The Dynamically Transparent Window responds to the movements of people passing by. The windows are fitted with electro-chromatic foil, which can change from opaque to transparent when an electric current runs through it. By using strips or rectangles of the foil, narrow bands on the façade change, in order to reveal what is on display in the store, when people walk by the window.
The software developed may be tailored to the interaction strategy that you want to pursue: 1) as seen in the video, 2) the transparent opening may be to one of the sides and as you move to the side the opening moves away from you; 3) or the obstruction of the view may be in front of you and as you move to the side the opaque obstruction moves with you.
Additional information at the project web-site.
During the 2006 Scape Biennial in New Zealand Swiss artist Johannes Gees turned the façade of an office building in Cathedral Square in Christchurch into a screen. By using laser projection messages by the artist and the public appeared on the walls on three nights.
The Christchurch Menetekel, as it was called invited members of the public to hijack the sequence of artist’s statements by using mobile phones to send their own text messages up. In this sense the project was a battle of words and over religion, as Gees had predefined the subject of communication. Actually about 70-80 percent of the projected contributions dealt with this topic; the statements were partly of aggressive or absurd nature. Of course, others just used the public display for all sorts of comments and self-promotion.
Gees’ interventionist multimedia practices seek to provide a vehicle for the airing of contentious societal and political issues within the public realm, and the artist has orchestrated a number of projects over recent years such as HelloMrPresident and the HelloWorld Project.
In both instances, the artist called for comments to be submitted via text messaging and the internet. He then saw those messages re-projected upon the white slopes above Davos in 2001, and simultaneously in Rio, New York City, Mumbai and Geneva as part of the HelloWorld Project in 2003.
© Johannes Gees
A total of seven open-air screenings of live surveillance took place throughout the city of Oslo from September 14-20th as part of ‘urban interface oslo.’
The week-long cycle of open-air surveillance cinema under the title of Friluftskino (open air cinema) was completed by the screening of Traffic, a live video feed of a traffic camera that was projected in feature film length onto the surface of a garage door somewhere around the corner of Biskop Gunnerusgate and Storgata. This occured with much peace and contemplation and no police intervention.
These experiments in open-air surveillance cinema by Canadian Michelle Teran use wireless surveillance technology. These video images, incidental in nature, are easily intercepted while walking through the streets with a video scanner. Once a day different places throughout the Oslo districts of Grønland and Grunerløkka were be used as locations for Friluftskino. Using a powerful video beamer and video scanner, live surveillance intercepted from wireless CCTV cameras were be captured and then rebroadcasted upon the city walls.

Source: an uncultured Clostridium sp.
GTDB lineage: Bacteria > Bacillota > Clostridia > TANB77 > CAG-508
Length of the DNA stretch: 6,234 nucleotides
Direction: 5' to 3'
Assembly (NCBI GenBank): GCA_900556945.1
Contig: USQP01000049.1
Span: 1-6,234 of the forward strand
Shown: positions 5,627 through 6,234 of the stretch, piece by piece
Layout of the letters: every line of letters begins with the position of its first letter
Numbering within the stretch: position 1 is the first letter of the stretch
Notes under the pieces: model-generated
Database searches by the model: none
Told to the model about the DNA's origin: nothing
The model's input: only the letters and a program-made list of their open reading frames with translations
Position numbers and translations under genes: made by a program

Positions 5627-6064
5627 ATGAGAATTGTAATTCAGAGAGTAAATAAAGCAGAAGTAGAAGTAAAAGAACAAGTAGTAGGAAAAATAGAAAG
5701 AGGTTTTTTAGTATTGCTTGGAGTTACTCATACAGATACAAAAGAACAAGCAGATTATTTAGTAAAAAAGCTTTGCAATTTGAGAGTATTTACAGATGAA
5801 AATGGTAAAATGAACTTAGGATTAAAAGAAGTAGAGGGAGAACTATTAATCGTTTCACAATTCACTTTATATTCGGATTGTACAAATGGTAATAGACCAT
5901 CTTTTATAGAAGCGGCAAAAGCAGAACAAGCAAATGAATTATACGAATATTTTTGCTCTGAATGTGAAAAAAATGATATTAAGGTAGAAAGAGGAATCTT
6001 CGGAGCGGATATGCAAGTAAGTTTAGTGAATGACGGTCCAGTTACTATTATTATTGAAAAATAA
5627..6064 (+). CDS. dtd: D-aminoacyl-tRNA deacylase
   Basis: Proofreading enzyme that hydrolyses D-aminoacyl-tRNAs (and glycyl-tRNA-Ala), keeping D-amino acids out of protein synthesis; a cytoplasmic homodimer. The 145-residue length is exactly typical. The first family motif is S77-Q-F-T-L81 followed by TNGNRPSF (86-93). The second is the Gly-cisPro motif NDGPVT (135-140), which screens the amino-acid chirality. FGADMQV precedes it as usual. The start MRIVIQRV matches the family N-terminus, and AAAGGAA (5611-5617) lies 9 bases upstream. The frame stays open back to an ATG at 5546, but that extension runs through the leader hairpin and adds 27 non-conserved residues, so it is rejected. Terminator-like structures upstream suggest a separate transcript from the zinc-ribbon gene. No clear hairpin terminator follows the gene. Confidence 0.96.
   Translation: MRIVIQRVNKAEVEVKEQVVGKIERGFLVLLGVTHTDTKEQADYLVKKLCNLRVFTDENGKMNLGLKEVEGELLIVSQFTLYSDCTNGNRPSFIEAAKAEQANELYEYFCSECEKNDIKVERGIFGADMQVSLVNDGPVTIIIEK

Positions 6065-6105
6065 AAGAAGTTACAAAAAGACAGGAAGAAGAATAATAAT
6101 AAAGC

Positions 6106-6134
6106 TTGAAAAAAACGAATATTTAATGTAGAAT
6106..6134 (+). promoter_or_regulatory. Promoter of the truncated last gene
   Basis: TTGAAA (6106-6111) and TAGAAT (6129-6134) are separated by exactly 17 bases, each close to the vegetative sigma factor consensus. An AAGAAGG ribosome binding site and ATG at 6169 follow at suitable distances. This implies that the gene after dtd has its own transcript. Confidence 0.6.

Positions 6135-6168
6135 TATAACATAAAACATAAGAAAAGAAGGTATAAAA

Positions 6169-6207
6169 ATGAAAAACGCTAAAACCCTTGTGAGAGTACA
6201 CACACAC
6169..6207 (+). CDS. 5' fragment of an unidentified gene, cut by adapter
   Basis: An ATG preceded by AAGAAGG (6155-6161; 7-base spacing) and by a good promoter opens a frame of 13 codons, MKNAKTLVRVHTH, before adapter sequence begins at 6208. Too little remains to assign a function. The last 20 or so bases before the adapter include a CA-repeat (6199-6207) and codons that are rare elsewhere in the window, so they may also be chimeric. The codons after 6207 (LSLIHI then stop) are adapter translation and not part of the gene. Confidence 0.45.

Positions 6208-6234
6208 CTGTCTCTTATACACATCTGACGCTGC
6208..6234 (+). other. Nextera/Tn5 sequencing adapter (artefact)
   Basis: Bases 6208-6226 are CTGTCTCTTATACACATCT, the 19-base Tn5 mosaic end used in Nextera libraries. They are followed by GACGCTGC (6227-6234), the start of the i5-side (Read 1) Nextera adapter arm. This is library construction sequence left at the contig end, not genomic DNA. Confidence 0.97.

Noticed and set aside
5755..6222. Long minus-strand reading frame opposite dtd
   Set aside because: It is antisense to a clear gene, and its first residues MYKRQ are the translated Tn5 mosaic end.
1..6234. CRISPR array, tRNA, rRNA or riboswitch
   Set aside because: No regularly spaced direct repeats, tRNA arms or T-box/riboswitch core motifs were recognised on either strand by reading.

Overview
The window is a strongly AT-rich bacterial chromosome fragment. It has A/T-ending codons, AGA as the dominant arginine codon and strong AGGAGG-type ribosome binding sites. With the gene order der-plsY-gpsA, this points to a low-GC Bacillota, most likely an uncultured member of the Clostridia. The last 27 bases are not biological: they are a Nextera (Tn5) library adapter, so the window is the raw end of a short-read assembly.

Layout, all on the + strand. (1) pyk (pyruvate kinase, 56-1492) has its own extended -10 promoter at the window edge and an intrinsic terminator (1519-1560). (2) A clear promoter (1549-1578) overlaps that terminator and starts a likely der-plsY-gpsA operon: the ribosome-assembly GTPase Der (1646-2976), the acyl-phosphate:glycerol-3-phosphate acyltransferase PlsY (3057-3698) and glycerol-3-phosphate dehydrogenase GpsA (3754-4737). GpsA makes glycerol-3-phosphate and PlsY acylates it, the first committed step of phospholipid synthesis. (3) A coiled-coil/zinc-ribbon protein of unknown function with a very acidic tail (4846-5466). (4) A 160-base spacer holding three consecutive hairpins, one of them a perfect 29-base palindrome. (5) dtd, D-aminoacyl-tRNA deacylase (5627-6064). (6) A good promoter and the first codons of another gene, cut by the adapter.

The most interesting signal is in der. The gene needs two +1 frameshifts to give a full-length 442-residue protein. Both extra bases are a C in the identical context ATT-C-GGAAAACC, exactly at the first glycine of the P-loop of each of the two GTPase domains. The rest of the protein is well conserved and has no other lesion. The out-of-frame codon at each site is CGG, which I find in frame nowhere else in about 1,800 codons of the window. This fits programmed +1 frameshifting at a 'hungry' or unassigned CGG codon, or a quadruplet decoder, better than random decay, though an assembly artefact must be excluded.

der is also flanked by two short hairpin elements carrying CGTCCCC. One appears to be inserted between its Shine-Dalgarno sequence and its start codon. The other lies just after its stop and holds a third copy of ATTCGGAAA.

© Michelle Teran
The light installation Insect by German designer Nina Jeroch interprets the natural movement of insects and transforms it into light. The work consists of a modular series of LED sculptures of only two different lengths. These modules are arranged along a line of approximately 40 metres.
The installation shows two behaviours. In the ‘autonomous’ mode which is on when nobody is close to the installation, short lines of light move horizontally and slowly from the right to the left. These ‘light worms’ appear irregularly on the LED sculptures.
In the responsive mode photodiodes track the visitor’s movement in proximity to the sculptures. The ‘light worms’ quickly gather where the visitor was localised and flicker hectically in a kind of nervous behaviour. When the visitor moves on, the light follows him/her.
Insect was presented at LICHTBERLIN this year.
The project The door by Jean-Claude Bustros takes the shape of an actual main entrance door for a highly frequented subway station in Montréal. By the end of 2008, the actual door will be embedded with a flat screen display. The door offers an experience that combines expanded cinema, reactive environment and augmented reality.
The screen will be inhabited by characters enacting situations that unfold according to a set of variables triggered by the proximity of people passing it and the angle of pivot it happens to be in at any moment.
The video narrative performed by the characters will be episodic in nature. This means that the “plotlines” evolve and resolve themselves, but can also be tied together in larger logical combinations. They can run continuously over an extended period of weeks and months. By using permutational algorithms an array of discreet “live action moment-intervals” will incrementally generate a series of fictional episodes.
These episodes build and deploy with every intervention of the commuter/commuters approaching and passing the door in single-directional or multiple-directional file.
The door is developed and realised with support from the Fonds de Recherche sur la Société et la Culture (Québec, Canada) and in collaboration with the Faculty of engineering and Computer Sciences of Concordia University in Montréal. Contact email@example.com for more information.
© Jean Claude Bustros
Every Passing Moment is the title of an urban game experience using the blu_box Bluetooth interface which both have been developed by Australian Maria Stukoff.